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Flip the Funnel

Podcast with "Flip the Funnel" author, Joseph Jaffe

 
Joseph JaffeJoseph Jaffe

Fliping the Funnel How To Use Existing Customers to Gain New Ones - A Conversation with Joseph Jaffe. Welcome to a Big Picture Channel Podcast on TotalPicture Radio with Peter Clayton reporting. When Joseph Jaffe and I realized we were neighbors, we decided to conduct this interview in person. (About 90% of my interviews are phone based, it's always enjoyable to have a chance to meet in person). Joseph suggested Rizzuto's, a new Italian restaurant in Westport, Ct. (Terrific food and service - and a quick walk from the Westport train station).

Joseph Jaffe Background

One of the most sought-after consultants, speakers and thought leaders on new marketing, Joseph Jaffe is Chief Interruptor of Powered, a conversational marketing company, specializing in community, dialogue and partnership.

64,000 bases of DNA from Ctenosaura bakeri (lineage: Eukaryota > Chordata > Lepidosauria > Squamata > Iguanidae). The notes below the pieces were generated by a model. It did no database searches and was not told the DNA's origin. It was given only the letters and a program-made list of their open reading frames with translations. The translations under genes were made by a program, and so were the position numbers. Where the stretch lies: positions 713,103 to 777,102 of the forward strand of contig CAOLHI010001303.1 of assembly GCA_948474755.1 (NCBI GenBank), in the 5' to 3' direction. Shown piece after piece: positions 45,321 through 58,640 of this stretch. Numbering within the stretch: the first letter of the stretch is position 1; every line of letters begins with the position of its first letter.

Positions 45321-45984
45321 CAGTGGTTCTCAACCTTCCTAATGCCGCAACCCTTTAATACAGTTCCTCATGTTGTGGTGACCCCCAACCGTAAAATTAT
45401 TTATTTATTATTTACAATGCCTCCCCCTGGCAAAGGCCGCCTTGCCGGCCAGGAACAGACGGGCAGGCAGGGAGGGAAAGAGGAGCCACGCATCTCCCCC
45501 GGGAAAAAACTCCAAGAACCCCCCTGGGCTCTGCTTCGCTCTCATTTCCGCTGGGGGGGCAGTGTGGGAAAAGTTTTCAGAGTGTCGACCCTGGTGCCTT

Prior to merging with powered, Jaffe was president of crayon, where he worked with companies including P&G, The Coca-Cola Company, Dunkin’ Brands, TiVo, Motorola and Fox Interactive Media. Before that, Joseph was Director of Interactive Media at TBWA/Chiat/Day and OMD USA, where he worked on Kmart, ABSOLUT Vodka, Embassy Suites and Samsonite.

Jaffe’s popular blog and audio podcast, "Jaffe Juice”, provides daily and weekly commentary respectively on all things new marketing. You can join the conversation at